Tino Kuban / Maison Glandien

Hello everybody,

Haven’t been present much lately, I wanted to engage more but somehow I’ve been quite busy.

On the topic: I’m gonna attend a wine tasting at the beginning of March of this wine maker / winery.

They strongly suggested me not to miss this because they’re extremely rare wines, and I hope good as well.

I have found very little info online, gonna quote here

Tino Kuban took over Bernard van Berg’s estate in Meursault and named it “Les Jardin Vivants”. There he manages 1.5 hectares of vineyards with negligible yields, partly planted on stakes. Yields remain below 10hl/ha and the load per vine does not exceed 4 bunches. The harvest is carried out in the cool of the morning, in several steps (up to 4) to collect only the grapes at their optimal ripeness and to select drastically. In the cellar he makes wine in the most natural way possible. Vertical press without pump, everything happens by gravity and without decanting. Whole bunches and new Stockinger barrels.

At the same time, Tino develops the Maison Glandien in Meursault. Tino here acts like a négoce. This means that he buys grapes in Burgundy, and also Beaujolais in the Jura and Alsace, and develops them with care. Tino’s experience at Domaine de L’Horizon, Mullineux South Africa in 2015, Felton Road NZ in 2016, Burn Cottage NZ in 2016, Sato Wines NZ also in 2016, Domaine de la Tournelle in 2016, Domaine Pierre Overnoy in 2016 and 2017, Domaine Philippe Bornard in 2016 and 2017 and Dard & Ribo in 2016 and 2017.

He settles in Meursault and in the 2018 harvest he buys his first grapes around the country. He deliberately seeks grape suppliers that meet his high quality standards. All wines ferment spontaneously, receiving no sulfites during aging in used 228l barrels and only a minimal amount during bottling. Due to the composition of the base wines, Tino markets his wines as Vin de France.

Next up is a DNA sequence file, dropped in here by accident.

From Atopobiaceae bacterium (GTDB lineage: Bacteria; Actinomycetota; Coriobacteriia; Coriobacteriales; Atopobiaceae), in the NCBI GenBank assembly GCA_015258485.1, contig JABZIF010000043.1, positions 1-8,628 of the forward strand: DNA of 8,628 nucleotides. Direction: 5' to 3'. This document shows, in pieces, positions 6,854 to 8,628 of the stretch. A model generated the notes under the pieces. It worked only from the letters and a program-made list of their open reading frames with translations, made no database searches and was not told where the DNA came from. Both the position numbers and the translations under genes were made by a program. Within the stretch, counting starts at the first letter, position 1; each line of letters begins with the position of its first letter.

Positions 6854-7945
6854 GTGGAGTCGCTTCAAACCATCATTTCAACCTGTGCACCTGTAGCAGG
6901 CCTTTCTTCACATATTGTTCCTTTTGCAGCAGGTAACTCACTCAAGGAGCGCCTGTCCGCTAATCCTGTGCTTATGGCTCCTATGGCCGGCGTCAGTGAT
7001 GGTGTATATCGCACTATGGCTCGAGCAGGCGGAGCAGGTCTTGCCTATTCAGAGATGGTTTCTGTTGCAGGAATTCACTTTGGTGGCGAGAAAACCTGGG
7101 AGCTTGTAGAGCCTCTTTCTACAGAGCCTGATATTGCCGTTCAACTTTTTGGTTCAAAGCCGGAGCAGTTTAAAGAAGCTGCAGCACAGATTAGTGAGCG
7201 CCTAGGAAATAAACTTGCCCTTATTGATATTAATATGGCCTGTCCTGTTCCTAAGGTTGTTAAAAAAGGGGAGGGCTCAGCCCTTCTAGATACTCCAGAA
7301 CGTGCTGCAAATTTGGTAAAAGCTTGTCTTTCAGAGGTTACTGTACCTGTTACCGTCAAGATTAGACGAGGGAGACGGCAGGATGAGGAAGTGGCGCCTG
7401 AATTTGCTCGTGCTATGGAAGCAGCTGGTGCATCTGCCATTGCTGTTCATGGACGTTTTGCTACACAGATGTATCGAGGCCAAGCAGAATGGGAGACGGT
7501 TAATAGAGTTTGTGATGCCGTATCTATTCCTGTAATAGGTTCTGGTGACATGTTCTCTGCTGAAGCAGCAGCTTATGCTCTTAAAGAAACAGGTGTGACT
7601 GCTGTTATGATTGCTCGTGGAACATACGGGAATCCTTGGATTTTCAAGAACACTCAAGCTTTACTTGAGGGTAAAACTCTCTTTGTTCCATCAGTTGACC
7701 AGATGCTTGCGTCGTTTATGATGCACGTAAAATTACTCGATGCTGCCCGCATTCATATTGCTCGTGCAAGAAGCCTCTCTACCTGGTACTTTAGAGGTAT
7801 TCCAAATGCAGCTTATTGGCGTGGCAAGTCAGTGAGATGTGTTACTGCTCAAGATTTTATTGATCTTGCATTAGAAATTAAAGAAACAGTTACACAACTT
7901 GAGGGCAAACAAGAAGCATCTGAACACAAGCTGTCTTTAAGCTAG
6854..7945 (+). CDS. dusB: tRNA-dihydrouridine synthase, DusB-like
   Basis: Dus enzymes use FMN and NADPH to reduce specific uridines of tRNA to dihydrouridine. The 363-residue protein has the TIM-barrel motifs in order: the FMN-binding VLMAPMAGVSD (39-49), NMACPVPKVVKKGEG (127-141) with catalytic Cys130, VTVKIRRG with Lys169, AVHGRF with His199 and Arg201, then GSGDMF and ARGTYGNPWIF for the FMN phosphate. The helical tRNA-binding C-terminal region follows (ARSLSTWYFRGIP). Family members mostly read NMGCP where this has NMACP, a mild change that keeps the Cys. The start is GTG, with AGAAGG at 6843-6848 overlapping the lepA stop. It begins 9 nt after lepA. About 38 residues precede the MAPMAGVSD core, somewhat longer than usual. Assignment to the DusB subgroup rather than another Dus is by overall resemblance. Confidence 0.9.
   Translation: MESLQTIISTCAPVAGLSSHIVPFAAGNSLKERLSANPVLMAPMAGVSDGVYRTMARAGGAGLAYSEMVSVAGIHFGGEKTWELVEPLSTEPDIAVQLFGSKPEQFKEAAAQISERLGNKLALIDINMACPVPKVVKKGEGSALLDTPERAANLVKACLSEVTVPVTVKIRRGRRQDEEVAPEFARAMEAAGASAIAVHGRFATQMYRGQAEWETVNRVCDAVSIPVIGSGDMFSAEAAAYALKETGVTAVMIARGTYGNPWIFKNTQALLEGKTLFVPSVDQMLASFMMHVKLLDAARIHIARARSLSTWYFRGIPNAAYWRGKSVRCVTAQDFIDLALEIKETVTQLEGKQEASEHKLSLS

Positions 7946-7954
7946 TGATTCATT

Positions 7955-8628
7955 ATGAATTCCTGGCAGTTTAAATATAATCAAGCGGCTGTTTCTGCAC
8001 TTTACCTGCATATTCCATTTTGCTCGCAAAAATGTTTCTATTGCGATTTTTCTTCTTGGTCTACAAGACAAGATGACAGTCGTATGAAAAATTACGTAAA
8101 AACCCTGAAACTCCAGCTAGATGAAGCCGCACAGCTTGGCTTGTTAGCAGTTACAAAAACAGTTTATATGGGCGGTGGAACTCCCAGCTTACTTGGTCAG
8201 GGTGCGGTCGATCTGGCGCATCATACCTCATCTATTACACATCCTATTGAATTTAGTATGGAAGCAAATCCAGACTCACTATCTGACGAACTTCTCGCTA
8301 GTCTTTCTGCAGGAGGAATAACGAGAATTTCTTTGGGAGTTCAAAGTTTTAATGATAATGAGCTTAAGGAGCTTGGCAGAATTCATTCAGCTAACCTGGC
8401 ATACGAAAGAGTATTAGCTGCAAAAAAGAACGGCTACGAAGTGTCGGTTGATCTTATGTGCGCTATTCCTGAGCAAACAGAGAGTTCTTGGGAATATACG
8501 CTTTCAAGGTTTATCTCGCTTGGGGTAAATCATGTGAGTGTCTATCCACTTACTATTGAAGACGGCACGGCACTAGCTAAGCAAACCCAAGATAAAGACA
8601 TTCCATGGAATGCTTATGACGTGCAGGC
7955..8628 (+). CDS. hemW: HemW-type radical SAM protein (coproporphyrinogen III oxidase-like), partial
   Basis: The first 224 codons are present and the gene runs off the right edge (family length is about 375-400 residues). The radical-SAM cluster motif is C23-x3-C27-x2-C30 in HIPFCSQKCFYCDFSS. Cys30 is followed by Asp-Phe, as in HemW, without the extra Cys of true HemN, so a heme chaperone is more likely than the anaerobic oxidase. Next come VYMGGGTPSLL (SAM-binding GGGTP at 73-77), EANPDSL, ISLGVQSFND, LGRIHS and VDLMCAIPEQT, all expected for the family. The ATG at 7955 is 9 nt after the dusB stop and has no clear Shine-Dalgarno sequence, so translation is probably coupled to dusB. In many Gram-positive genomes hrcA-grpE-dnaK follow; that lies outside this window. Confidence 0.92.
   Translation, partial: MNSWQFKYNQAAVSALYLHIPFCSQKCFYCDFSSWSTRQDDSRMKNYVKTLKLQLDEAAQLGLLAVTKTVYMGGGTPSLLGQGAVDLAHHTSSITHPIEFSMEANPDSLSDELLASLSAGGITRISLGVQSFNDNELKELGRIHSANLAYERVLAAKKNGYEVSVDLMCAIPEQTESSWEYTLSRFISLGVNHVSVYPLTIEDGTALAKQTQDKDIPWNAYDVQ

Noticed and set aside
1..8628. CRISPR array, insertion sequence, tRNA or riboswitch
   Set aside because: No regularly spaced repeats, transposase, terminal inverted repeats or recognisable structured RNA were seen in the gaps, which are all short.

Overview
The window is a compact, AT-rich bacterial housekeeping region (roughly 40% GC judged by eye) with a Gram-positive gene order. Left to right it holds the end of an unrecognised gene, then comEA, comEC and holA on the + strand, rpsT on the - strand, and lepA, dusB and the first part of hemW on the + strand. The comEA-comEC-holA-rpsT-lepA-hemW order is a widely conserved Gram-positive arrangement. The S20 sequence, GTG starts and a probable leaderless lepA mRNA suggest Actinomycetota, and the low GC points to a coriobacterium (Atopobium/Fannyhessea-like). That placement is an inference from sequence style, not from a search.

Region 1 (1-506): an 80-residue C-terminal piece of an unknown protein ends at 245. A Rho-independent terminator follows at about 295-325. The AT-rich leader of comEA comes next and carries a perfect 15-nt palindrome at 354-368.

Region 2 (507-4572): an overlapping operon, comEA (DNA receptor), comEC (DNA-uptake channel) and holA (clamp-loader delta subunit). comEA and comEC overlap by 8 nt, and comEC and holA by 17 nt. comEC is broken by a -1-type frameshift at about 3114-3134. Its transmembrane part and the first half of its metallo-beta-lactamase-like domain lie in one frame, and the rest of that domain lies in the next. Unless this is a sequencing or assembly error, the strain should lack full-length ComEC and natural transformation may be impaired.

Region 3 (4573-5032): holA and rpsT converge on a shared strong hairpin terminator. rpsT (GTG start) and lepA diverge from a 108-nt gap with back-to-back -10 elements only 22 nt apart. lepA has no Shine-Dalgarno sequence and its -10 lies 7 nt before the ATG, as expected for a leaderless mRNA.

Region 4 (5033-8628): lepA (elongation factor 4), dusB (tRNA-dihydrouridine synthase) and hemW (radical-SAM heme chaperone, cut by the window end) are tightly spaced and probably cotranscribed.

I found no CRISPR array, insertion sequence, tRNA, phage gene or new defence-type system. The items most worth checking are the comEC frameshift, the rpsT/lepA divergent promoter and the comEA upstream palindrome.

Do you have any direct experience with his work?

Lovely wines. Crazy hype.

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Thx for the input, I believe I’m paying fair price, 11 lables (I believe they’re gonna stretch 1 bottle for 8 people) + sone unnamed extra bottle as side + full dinner @ 199 €. I know the people involved (as in: i’ve been a customer for some time) so i basically bought the ticket blind.

Hello everybody,

Last evening I attended the Maison Glandien tasting I was talking about in the first post. Here’s the lineup:

  • L’Ouverture Blanc 20
  • L’Estivage Gringet 21
  • La Flandre Chardonnay
  • L’Ouverture Rosè 21
  • Le Terre Rosè 20
  • Le Laberwurst 21
  • L’Ouverture Rouge 21
  • L’Ouverture Rouge 20
  • Ecully Gamay 21
  • La Leux 21
  • La Leux 20

I’m not able to make detailed tasting notes about each wine, It was like diving into uncharted territory for me.
The first one (from riesling sourced from a GC in Alsace) lead me to believe that it would be a more “familiar” journey, it was the most “conservative” bottle of the lineup (nose and mouth didn’t match). The rest was all very new to me, mostly played around reduction with lots of petrol and juicy fruits. I remember vividly the Gamay which reminded me those strawberry popsicles I used to eat when I was a kid.
La terre was praised a lot by the crowd, very intresting with notes of popcorn and esotic spice mix. I’ve even heard several “best rosè I’ve ever had” thrown around. The Overture Rouge 21 was the one I liked the least, a bit too close to the line between just funky and unpleasing.

All around amazing evening (a lot of other amazing stuff was served before and after, among them there was a Magnum of Bernard Van Berg Le Vin Plus Simplement Burgogne Grand Ordinaire Rouge En Busigny 2005 which they told me it’s only 1 of 3 in existence) with lovely quirky wines, priced super super fairly.